Should You Heat Your Home With Electricity or Gas?

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In Minnesota, temperatures are already hovering around freezing, so the time to think about how you are going to heat your home has passed — either your home is running as efficiently as possible or it isn’t. Still, it isn’t too late to track how your home is handling the wintertime temperatures and consider changes to your heating strategy for next time around. Specifically, you should mull over this key question: Should you rely primarily on electricity to keep your home warm, or should you invest in a gas heating system? Read on to find out.

How Gas Heating Works

A furnace is the typical gas heater used in homes, a permanent heating fixture that provides forced-air heating to an entire home — or at least where the ducts and vents go. Gas heating typically relies on natural gas, which burns hot and relatively clean, allowing its widespread use in homes.

When you set your thermostat to heat, the furnace pulls in an appropriate amount of gas through an intake duct. The natural gas passes over the pilot light, which is a flame that remains burning even when your furnace isn’t actively heating your home. The pilot light uses a small amount of gas to ignite the rest of the gas within the furnace. Then, cool air is pulled into the furnace, usually through a heat exchanger — a zig-zagging line of pipe that serves to keep the cool air separate from the burning gas. Heat exchangers are necessary because a byproduct of burning natural gas is carbon monoxide, an odorless, colorless gas that is toxic to animals. As the air travels through the heat exchanger, over the burning gas, it heats up, at which point it is forced through ducts to heat the various rooms of your home.

Gas Pros and Cons

Gas heaters are perhaps the fastest and easiest heating systems available. Because natural gas burns quickly and with high heat, you can enjoy a warm home exceedingly swiftly after you modify your thermostat. Plus, gas tends to be less costly than electricity, oil, wood or other methods of warming a home, so you can keep costs low while enjoying fast temperature control. If you already have a gas heater, you can enjoy minimal maintenance and relatively inexpensive repairs until the furnace reaches the end of its lifespan, which occurs after about 20 years. Then, you will need to replace your furnace and update your ductwork, which requires professional care.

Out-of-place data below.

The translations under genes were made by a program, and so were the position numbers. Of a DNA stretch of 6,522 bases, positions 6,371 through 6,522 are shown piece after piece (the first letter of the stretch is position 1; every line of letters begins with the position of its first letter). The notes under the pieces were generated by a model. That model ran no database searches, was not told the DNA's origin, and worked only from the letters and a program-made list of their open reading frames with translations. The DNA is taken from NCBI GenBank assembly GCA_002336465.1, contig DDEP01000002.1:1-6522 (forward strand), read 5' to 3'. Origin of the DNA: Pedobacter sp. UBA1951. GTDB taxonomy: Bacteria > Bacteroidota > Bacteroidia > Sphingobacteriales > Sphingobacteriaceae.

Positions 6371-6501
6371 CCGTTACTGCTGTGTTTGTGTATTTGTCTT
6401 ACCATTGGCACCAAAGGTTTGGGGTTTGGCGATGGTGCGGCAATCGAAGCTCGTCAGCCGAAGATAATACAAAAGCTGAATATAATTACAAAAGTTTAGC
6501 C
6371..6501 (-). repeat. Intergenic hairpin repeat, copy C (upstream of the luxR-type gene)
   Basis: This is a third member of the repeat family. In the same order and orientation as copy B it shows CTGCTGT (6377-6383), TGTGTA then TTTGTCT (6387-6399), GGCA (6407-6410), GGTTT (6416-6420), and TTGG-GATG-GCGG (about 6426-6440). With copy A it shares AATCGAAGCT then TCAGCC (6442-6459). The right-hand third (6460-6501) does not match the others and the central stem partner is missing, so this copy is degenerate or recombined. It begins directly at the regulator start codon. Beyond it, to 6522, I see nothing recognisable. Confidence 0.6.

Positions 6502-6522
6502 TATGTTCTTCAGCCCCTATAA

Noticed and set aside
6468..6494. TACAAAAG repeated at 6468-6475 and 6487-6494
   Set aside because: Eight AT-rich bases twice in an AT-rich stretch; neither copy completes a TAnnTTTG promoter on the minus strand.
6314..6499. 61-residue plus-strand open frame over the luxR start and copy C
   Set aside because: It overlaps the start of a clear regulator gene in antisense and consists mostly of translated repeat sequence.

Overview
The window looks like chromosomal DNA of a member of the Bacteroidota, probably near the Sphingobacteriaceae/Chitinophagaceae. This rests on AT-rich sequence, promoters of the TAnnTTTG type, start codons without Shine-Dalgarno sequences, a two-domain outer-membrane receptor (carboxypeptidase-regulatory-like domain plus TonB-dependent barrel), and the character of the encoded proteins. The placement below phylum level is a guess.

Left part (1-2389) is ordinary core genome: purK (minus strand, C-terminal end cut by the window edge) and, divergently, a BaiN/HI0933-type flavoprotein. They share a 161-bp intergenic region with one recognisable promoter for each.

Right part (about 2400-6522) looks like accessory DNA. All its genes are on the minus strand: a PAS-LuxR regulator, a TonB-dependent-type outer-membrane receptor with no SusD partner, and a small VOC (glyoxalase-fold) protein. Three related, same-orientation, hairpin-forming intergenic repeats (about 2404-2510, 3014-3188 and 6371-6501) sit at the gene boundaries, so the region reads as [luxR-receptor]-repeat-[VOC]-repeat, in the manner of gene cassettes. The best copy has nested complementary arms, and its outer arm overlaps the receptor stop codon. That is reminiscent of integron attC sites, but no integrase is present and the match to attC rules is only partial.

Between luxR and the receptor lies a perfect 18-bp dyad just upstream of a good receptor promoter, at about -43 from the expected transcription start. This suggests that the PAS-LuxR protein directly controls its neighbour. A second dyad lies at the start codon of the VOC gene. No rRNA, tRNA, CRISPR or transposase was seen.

Unfortunately, though gas heaters may be fast, they aren’t particularly efficient or eco-friendly. Natural gas is cleaner than coal or oil, but it isn’t free from emissions; carbon monoxide and dioxide, the biggest byproducts of burning natural gas, are greenhouse gases that contribute to climate change. What’s more, furnaces can be dangerous to the home because they can leak toxic gases or cause housefires. It is worth considering what is important to you — cost savings vs. environmental safety — when determining how to heat your home.

How Electric Heating Works

Gas heaters use an open flame fueled by natural gas to heat air, and as you might expect, electric heaters use electricity to accomplish the same goal. This is achieved by using conductive materials (usually nickel- or iron-based) to channel electricity into the heater and then applying resistors, which convert the electrical energy into heat. The more resistance an electrical current encounters, the hotter it gets. Most often, electric heaters have wire in long, straight bars, which allows the heater to heat up a greater volume of air. Because heating elements don’t produce dangerous byproducts, the heater can pull cool air directly over the coils to heat up. 

From there, different things happen depending on what type of electric heater you have. Unlike gas heaters, which primarily take the form of furnaces — as other gas-based heating isn’t safe for indoor use — you can find an electric heater in almost any form, from central heating to ductless wall-mounted or baseboard units to smaller, portable heaters to carry with you from room to room. An electric heater used in a central heating system will send heated air through ducts to different parts of the home, whereas smaller heaters might merely heat the surrounding air, with no dispersion system whatsoever.

Electricity Pros and Cons

The variety of sizes and shapes of electric heater is just one benefit. Smaller electric heating tools are incredibly easy to set up and use; many come ready for use just out the box. Electric heaters tend to be less expensive because they are less complex and easier to build. Plus, most homeowners can provide annual service to their own electric heaters, only calling professional services when the equipment breaks down. An electric heater, well-maintained, will fun for over 30 years, and they never produce the noxious gases and fire risk of their gas counterparts.

On the other hand, electric heaters aren’t terribly efficient, which means they will increase your energy bill, and they aren’t always effective at reaching every nook and cranny in your home. You might notice that rooms farthest from the furnace are colder than those immediately next to the furnace, and the same is true of smaller space heaters — they only warm areas nearby.


Sometimes, heating with gas makes more sense for a home; sometimes, electric heaters are best. You need to weigh the pros and cons of your unique situation to decide what kind of heating will most benefit your home.